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Japanese Abroad

Grand Design

Reiko Abe Takes the Power of Japanese Civil Engineering Abroad

“No women allowed at tunnel excavation sites. A mountain is ruled by a goddess, and she would become jealous if a woman were to come inside. The tunnel might cave in.” Even in the 1990s that warning was heeded in the world of tunnel engineering in Japan, so although Reiko Abe was a technical expert holding a master’s degree in civil engineering, she was not allowed to set foot in a tunnel construction site.

Abe was born in Yamaguchi Prefecture, which faces Kyushu and is separated from it by the sea. She still remembers her father telling her “civil engineering experts made a tunnel that goes under there” when he took her to see the Kanmon Straits as a child. Wanting to build big things, Abe decided to become a civil engineer, and was the first woman to graduate from Yamaguchi University’s engineering school. She then studied tunnel engineering in graduate school at Kobe University, and later joined a general contractor as its first female civil engineer.

Women, however, still could not work at tunnel construction sites. To break down this barrier, Abe applied for an intramural overseas study grant. “Please choose me,” she pleaded. “I will not disappoint you.”

Her enthusiasm was convincing, and she went to study at the Norwegian Institute of Technology. After receiving her master’s degree, Abe was finally able to go inside a tunnel under construction at a site in Nordkapp in the northernmost reaches of Europe. She realized she could build tunnels outside of Japan.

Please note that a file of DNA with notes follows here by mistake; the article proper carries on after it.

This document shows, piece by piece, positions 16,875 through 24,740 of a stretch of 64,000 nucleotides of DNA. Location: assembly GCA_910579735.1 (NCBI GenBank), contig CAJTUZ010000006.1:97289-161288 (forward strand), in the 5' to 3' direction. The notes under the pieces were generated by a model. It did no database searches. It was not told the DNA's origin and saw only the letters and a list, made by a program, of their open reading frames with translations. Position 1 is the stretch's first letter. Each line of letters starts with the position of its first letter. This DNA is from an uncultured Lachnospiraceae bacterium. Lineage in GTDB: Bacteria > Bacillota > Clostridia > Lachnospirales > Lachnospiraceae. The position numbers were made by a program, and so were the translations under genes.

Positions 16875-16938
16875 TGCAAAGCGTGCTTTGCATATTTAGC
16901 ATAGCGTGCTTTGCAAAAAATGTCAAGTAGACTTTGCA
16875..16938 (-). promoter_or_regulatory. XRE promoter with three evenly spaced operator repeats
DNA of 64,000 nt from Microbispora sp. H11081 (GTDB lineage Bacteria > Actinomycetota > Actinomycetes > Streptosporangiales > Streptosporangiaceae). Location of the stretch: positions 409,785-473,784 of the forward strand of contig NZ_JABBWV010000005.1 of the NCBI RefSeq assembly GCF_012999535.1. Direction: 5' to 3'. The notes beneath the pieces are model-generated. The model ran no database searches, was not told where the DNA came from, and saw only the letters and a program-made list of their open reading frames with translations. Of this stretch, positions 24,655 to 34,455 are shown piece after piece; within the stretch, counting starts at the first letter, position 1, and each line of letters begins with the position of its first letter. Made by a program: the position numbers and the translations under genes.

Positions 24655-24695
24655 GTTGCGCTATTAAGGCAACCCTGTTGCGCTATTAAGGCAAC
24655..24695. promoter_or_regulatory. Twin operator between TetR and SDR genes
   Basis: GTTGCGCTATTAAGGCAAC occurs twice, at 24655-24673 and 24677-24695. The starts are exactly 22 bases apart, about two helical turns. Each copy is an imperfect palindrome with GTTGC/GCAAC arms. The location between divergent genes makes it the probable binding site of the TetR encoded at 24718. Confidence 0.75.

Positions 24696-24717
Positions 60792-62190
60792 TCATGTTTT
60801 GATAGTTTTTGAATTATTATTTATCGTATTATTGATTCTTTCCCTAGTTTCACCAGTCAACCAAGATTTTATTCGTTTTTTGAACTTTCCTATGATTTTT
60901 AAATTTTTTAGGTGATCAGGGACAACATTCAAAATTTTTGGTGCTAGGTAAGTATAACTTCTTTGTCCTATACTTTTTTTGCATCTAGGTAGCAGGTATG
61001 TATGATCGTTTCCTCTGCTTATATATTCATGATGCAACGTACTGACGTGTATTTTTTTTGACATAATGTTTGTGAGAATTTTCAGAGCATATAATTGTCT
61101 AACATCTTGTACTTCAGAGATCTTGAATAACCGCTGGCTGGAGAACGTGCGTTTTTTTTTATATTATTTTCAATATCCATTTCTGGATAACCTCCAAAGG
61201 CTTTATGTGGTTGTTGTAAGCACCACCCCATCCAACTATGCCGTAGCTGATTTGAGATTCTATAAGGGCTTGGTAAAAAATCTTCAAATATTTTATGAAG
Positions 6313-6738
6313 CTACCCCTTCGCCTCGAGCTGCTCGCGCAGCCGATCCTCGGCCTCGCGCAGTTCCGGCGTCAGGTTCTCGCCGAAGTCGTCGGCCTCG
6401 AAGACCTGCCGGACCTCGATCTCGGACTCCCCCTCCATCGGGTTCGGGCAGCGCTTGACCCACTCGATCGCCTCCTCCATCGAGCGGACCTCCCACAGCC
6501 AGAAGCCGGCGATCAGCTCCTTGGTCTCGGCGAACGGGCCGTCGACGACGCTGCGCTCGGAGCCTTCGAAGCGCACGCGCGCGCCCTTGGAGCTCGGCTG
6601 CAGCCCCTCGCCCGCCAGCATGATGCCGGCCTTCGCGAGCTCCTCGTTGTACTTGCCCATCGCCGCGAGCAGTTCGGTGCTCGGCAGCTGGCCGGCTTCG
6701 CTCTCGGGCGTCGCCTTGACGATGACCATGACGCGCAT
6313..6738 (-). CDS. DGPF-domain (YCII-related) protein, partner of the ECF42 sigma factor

After returning to Japan, she was put in charge of quality assurance for the tunnel works of the Taiwan High Speed Railway Project. She then transferred to a construction consulting firm and was sent off to India, where she took charge of construction on the Delhi Metro Project as well as the Bangalore Metro Project, both Indian government projects backed by loans from Japan.

Working in the civil engineering field was not easy for a woman in India either. One high official of a local government corporation who came to the construction site pointed toward Abe—who appeared to be the person overseeing tunnel work by some forty thousand workers—and asked his secretary, “Is that person a man or a woman?” Abe laughs as she recalls how unbelievable it was considered then for a woman simply to be at a construction site, much less be the person in charge.

Abe went on to develop a safety and environmental system geared for developing countries, incorporating recent Japanese advances at construction sites. For example, in Bangalore she introduced the use of a smart-phone program Yamaguchi University had created that could measure the amount of mineral dust in the workplace, and received the “Best Safety Award” from the president of the Bangalore Metro. In March 2014, she earned her Ph.D. with a dissertation on environmental improvement in developing countries.

Oriental Consultants Global, the general construction consulting firm that Abe now works for, consults on projects such as subways, roads, water and sewage systems, airports, ports and other infrastructure for more than 140 countries. One huge project for Qatar even involves planning where to lay out roads and railways, construct airports and such. The little girl who once thought she wanted to build something big has a career now doing exactly that.

Abe became the president of the Oriental Consultants Global subsidiary in India in October 2014. She continues to carry out her professional mission: to pass on the comprehensive strength of Japan’s advanced technologies and safety and quality management to the world. Abe also lectures not only in Japan but at Indian universities as well, striving to bring up a new generation of bold, self-reliant women.

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